With any character that you portray, there are certain tools that you have for that specific character to get what you need in the scene. For my character in ARGO it was patriotism. I would like to interject about the six Americans. Their situation was as scary as it was because they were Americans, diplomats, and on top of that, they were the ones who escaped; and now for them to get out [of Iran] as Canadians, that was one of the biggest crimes they could have committed, according to the regime. Had they been captured, I would think . . .
They would be gone! But there were also a lot of Iranians in the same predicament—people who had connections to the regime or some other country; they had to get out of the country. I’m sure they went through a lot of scary moments themselves as they were passing through the airport. And there were a lot of Iranians who had escaped through the mountains. A lot of them got killed by the so-called Peyotes or by people who just got their money. You never know what would have happened to you. So a lot of these things happened in parallel to that story with other people who were from Iran.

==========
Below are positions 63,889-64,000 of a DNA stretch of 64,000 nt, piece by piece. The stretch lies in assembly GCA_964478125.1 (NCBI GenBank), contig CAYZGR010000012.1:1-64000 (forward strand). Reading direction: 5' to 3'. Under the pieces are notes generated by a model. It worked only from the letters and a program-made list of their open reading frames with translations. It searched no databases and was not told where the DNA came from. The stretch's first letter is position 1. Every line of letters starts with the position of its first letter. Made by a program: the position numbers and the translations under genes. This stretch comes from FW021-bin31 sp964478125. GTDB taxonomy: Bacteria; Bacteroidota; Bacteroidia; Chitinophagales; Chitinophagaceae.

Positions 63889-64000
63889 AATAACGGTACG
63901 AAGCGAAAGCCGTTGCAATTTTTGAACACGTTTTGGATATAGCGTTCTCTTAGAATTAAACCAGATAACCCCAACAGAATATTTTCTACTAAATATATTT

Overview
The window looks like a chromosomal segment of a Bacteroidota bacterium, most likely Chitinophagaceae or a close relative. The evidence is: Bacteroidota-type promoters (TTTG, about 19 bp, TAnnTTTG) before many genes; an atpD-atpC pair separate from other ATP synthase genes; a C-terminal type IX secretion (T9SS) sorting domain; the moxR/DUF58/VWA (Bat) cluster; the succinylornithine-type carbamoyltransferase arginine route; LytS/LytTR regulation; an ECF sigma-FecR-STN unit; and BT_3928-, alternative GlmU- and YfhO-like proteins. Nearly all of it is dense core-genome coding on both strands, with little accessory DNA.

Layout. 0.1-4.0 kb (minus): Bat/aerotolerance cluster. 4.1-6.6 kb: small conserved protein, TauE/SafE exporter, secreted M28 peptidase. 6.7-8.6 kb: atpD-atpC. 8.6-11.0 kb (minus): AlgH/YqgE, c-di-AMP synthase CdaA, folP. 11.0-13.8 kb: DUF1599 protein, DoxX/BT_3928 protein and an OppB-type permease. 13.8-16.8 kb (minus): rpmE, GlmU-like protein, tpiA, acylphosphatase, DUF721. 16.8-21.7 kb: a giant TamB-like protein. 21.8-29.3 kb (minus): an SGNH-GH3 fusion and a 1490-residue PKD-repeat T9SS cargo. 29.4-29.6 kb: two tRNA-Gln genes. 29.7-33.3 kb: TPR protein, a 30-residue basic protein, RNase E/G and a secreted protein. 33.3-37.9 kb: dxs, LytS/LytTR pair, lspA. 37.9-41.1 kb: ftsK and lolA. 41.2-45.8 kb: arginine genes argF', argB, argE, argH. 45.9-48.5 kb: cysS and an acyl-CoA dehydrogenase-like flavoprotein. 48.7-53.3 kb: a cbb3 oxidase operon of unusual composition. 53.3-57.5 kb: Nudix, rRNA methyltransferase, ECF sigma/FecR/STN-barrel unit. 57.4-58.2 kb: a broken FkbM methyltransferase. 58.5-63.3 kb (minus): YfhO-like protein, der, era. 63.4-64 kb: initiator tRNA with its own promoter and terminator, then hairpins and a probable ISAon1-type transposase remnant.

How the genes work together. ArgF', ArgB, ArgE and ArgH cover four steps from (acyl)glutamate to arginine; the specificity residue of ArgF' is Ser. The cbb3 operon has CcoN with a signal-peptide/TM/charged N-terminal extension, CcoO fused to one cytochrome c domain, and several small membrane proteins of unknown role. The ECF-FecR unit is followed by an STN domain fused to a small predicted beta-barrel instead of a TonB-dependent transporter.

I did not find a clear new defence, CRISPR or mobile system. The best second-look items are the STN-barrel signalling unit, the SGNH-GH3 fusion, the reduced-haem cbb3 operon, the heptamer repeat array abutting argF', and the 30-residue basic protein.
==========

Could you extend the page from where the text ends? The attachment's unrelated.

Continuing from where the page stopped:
Now, you’re from Iran.
Yes, I am.
In fact, you’re from the very city in which this movie is centered, Tehran.
Yes. I was born in Tehran, absolutely.
So how does it feel having been an Iranian citizen at one point? ‘Cause now you’re an American citizen.
Actually when we were shooting the film it brought back memories of when I was very young. I remember some of the streets the way they were when we shot some of the scenes in Istanbul; they used Istanbul instead of Tehran. The way they shot it, the way they scouted the locations, and the production design was phenomenal. When I was on the set and looking into the streets, it was extremely surreal for me. While I was waiting to do my scene, I was just standing there watching and taking it all in. It’s like I went back to when I was really young, and I was on that street and everything looked like it was from that time. I got goose bumps. It’s like I went back in time. All the actors were in costume, the cars were from the era, the types of houses and locations they selected; it was exactly like how it was in Tehran. It was very surreal and a very interesting ride to say the least.